NEW YORK (
is tilting toward the Republican party for the first time in at least 20 years, even as the rest of Wall Street favors Democrats in their political contributions.
Data from the
Center for Responsive Politics
(CRP) shows Goldman giving more money to Republicans than Democrats for the first time since it began keeping records back in 1990.
During that 20-year time period covering 11 election cycles, Goldman has donated nearly $21 million to Democrats, nearly double the $12 million it has handed out to Republicans.
This time around, however, Goldman has handed out roughly $914,000 to Republican candidates compared to some $776,000 to Democrats. Goldman has been the top donor among securities firms in every election cycle since 1990 except for 1994, when it was second to
A Goldman spokeswoman declined to comment.
The move is especially noteworthy since Goldman has tended to be more Democratic in its political leanings than other Wall Street firms, and though much has been written lately about Wall Street, including prominent Democrats like
, being fed up with the Obama administration, the securities industry has nonetheless donated more money to Democrats than Republicans in the latest election cycle.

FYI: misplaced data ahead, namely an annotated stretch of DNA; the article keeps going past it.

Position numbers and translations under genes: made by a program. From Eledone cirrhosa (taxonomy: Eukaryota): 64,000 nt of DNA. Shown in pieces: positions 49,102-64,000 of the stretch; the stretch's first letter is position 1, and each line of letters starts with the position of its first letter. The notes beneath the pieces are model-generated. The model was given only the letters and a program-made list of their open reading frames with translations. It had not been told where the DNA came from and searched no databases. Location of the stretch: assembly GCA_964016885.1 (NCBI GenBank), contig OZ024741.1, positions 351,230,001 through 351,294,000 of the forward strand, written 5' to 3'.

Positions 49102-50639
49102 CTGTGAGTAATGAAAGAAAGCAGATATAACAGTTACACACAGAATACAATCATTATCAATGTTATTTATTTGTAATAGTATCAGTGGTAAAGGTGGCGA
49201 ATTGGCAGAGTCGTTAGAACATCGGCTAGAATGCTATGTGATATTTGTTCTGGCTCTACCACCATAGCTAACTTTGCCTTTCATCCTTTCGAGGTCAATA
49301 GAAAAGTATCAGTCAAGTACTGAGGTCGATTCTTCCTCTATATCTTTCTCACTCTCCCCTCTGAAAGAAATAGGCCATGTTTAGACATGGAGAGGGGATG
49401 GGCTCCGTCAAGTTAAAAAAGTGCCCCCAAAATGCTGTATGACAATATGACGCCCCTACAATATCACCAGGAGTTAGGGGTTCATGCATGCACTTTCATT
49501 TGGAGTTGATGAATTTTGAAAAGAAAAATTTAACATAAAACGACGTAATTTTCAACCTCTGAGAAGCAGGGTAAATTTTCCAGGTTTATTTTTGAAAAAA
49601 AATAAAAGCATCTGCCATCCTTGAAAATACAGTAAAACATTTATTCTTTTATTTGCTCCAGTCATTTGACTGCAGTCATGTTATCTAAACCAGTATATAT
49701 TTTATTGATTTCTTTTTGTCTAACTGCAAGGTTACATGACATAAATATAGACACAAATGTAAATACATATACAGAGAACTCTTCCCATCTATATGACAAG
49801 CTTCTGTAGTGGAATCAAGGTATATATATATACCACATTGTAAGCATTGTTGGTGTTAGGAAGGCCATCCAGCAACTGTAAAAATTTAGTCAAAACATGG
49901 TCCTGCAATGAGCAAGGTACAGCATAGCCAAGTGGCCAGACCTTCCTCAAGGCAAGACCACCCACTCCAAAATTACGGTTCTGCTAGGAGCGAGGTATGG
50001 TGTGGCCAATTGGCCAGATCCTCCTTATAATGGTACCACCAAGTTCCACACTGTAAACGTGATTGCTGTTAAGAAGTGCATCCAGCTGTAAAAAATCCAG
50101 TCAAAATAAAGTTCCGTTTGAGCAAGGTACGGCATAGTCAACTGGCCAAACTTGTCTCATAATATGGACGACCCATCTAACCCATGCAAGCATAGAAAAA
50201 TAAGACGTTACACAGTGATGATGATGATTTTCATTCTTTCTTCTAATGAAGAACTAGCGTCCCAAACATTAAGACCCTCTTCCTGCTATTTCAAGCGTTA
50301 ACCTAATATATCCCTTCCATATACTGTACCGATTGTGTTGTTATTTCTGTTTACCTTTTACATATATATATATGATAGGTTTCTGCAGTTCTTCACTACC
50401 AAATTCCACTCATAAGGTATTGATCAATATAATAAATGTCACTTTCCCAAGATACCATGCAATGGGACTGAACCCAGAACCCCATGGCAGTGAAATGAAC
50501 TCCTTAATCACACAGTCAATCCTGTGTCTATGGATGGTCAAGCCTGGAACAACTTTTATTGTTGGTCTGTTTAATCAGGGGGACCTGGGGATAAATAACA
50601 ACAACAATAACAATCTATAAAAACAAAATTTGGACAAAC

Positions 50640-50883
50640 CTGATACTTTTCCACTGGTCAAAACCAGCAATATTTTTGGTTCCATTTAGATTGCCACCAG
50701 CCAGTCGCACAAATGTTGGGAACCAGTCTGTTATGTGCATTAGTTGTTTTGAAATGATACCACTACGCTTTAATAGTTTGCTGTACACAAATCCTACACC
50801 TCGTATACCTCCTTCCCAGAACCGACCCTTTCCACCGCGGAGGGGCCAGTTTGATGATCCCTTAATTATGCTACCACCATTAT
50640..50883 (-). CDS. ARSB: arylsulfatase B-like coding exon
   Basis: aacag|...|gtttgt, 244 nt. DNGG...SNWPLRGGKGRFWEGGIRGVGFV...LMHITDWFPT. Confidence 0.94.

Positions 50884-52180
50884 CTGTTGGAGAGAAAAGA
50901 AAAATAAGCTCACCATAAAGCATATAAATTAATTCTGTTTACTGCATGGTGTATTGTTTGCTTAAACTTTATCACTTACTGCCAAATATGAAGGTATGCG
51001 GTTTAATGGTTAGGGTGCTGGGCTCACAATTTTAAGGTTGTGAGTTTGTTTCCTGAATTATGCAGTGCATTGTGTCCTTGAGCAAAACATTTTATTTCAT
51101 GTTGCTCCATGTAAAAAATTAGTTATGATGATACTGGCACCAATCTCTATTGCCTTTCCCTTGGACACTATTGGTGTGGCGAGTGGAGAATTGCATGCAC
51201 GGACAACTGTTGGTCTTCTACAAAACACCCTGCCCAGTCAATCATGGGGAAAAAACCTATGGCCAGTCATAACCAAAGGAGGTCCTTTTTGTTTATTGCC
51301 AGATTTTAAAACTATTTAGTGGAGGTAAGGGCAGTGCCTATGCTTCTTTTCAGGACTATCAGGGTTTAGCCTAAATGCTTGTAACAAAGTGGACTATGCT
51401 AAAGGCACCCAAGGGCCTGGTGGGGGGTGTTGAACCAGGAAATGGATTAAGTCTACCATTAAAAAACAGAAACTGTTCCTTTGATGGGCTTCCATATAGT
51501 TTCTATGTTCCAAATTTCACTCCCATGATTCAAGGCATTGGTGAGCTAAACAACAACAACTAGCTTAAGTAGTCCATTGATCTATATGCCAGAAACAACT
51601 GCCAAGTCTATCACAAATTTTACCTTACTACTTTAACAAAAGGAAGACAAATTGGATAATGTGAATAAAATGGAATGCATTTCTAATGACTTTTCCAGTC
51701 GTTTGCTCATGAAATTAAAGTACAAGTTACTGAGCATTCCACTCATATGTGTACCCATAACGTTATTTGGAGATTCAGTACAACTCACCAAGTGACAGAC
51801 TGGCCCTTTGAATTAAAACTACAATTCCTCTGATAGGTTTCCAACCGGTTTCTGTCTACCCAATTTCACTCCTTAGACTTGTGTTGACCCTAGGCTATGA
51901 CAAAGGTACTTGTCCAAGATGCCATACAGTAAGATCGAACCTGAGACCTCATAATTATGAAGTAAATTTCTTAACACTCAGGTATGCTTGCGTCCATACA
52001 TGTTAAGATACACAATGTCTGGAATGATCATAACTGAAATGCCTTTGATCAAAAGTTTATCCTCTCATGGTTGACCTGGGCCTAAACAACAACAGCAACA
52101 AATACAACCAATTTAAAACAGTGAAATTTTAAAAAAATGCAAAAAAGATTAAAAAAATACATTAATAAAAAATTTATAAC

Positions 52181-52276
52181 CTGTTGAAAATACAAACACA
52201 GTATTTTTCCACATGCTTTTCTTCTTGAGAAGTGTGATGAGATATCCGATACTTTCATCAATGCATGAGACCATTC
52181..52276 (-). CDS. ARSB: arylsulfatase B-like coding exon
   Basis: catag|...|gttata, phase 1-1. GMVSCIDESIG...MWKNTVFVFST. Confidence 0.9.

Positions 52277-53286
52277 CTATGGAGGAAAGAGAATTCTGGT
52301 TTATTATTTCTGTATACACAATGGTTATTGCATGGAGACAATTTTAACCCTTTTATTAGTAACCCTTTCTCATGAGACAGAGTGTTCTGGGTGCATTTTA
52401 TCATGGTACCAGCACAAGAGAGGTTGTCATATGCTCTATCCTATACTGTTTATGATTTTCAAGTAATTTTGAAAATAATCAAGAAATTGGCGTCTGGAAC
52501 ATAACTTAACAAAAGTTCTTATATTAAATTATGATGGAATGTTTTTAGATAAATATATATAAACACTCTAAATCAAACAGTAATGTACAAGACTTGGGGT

As the chart above indicates, Goldman is the largest political donor on Wall Street by a comfortable margin, having spread out $1.6 million among various candidates.
Among companies the CRP classifies as securities firms, Goldman was followed by
($900 million) and
($800 million). But Goldman also outspent JPMorgan and
, which the center classifies as commercial banks, and
Bank of America
, which gets credit for $500 million as a securities firm and $900 million as a bank.
Unsurprisingly, New York's two Democratic senators Chuck Schumer and Kirsten Gillibrand were the top recipients of campaign donations from Securities and Investment firms (see chart below).
Among lesser-known candidates who got big money from Wall Street were Rep. Mark Kirk, a former military man running for Senate in Illinois, and Pat Toomey, a former Congressman and Wall Street executive running as a Republican for Senate in Pennsylvania. Each of those candidates received about $100,000 from hedge fund
, the main reason they ranked so highly among politicians receiving donations from the securities and investment industries.
The securities industry's main lobbying arm, the Securities Industry and Financial Markets Association (SIFMA) declined to discuss the issues it is focusing on in the mid-term elections.
SIFMA's campaign donations showed increasing support for Democrats versus previous cycles with overall contributions way down in the current cycle compared to 2008 and 2006. Iowa senator Chuck Grassley, the ranking Republican on the Senate Finance Committee, got the biggest check from SIFMA: a whopping $6,500.
Written by Dan Freed in New York
Disclosure: TheStreet's editorial policy prohibits staff editors, reporters and analysts from holding positions in any individual stocks.